What do you see?
It began with a simple homework assignment; I told my students to watch the night time sky.
I was doing my student teaching at the old Douglass Elementary School in Bristol, Virginia.
Back in the day of racial segregation, Douglass had been a school for African-American students only. Even during my stint as a student teacher, the school still served the vast majority of the city’s Black students.
It was one of those bright, clear October blue-sky days. I gave my fourth graders a simple assignment. They were to go out after dark and observe the night time sky for five minutes. Then they were to come back in and write a paragraph about what they experienced.
(Since my own childhood, I have always tried to take at least a brief moment each evening to cast my eyes toward the night time sky. Weather permitting, I rarely miss a night. This nightly communion with the creation, gaping up wide-eyed at the grandeur of the heavens, seems to bring me a sense of silent joy. Without wishing or pleading for a single thing, I often come away filled with a deep peace that things down here are never quite as bad as they may seem, or maybe not even bad at all . . . and I wanted the children to have at least a little taste of the same.)
So the next morning after giving the assignment to watch the night time sky, I asked my student Timmy to go first.
Timmy mumbled and grumbled and made excuses (which was his way). As he stomped to the front of the class, Timmy read the following:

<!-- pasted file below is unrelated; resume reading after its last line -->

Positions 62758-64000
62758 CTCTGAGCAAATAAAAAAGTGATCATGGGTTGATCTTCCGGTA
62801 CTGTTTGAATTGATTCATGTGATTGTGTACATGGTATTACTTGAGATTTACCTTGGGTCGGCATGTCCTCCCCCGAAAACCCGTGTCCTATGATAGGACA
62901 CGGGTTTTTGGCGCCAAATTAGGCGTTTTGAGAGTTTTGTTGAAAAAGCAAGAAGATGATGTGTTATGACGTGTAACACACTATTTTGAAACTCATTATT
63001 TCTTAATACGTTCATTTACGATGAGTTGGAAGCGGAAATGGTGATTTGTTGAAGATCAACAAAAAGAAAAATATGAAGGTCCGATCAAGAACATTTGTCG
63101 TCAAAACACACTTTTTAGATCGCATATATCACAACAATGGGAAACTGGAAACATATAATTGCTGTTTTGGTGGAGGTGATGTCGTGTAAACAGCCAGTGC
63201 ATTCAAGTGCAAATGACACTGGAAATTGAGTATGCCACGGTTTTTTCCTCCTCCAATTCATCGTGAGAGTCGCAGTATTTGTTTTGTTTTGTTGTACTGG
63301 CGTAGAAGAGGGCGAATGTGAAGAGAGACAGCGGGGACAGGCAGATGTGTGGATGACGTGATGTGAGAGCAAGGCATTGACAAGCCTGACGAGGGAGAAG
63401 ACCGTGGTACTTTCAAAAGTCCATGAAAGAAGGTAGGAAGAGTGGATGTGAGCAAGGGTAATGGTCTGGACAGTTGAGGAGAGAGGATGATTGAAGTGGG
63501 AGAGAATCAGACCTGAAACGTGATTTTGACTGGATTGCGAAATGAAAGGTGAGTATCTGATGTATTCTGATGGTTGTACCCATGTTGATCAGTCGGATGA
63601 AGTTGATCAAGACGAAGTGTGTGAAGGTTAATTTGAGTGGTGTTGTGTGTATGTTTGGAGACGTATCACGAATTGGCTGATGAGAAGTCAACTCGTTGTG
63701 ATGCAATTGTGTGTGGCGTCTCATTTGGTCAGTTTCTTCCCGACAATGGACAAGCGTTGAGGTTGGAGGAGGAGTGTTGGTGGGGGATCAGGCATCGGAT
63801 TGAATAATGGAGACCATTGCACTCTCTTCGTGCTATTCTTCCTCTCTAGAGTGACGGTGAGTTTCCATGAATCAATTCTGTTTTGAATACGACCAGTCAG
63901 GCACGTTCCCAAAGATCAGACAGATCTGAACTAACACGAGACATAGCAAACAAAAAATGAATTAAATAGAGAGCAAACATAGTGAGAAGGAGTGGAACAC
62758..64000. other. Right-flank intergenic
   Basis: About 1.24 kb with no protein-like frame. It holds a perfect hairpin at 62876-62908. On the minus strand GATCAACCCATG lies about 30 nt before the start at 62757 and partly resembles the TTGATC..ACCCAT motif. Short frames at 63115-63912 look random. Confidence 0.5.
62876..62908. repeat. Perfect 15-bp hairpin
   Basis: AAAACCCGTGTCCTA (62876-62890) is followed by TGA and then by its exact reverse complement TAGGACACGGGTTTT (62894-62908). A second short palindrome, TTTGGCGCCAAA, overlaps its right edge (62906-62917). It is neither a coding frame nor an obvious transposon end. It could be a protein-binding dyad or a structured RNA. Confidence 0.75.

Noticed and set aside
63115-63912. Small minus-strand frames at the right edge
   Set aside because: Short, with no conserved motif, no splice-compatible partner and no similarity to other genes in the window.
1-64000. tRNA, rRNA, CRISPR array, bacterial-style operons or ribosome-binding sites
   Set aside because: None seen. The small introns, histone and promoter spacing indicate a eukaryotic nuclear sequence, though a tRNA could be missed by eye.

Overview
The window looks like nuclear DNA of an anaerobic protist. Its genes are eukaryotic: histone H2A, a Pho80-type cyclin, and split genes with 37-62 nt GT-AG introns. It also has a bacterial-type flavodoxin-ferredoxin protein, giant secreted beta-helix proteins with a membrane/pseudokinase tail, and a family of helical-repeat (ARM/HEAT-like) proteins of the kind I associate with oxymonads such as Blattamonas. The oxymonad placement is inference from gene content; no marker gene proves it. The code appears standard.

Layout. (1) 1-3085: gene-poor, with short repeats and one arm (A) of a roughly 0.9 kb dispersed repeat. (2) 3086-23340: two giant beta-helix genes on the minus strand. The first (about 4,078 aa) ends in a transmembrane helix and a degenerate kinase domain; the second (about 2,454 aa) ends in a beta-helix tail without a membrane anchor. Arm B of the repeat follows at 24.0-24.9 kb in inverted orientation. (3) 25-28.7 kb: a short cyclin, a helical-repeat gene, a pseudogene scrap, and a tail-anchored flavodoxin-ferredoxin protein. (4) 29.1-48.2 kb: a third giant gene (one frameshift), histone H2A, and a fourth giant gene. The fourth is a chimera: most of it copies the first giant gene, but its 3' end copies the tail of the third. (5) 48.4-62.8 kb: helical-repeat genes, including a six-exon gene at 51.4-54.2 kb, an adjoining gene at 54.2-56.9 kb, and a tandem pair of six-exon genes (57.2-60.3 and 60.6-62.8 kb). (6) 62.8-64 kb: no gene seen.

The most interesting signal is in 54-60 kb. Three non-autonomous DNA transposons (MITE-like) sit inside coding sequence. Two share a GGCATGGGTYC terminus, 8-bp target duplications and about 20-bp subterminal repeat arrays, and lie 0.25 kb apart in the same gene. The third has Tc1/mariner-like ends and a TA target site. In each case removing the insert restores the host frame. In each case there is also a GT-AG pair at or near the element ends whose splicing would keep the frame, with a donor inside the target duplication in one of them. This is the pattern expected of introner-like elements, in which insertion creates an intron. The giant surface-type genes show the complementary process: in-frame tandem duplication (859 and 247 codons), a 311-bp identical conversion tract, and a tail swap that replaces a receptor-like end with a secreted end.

“I don’t know why we had to do this stupid assignment. I call it stupid because it was cold out and my mother kept yelling at me to come in and clean my room the whole time. I didn’t see anything anyway. The moon wasn’t even full. You could hardly see any stars. And some clouds came in. It wasn’t clear like you said it would be. It was just a dark and cloudy night.”
I can’t say we were surprised at the tone of Timmy’s words, but I can say we were a bit shocked at their complete negativity.
Virtually every other student who followed Timmy had nothing but positive remarks when relating their experiences with the night time sky.
Natalie (who, as a preferred means of locomotion, seemed to “bound” her way through life) bounded right up the aisle to the front of the class and read the following:
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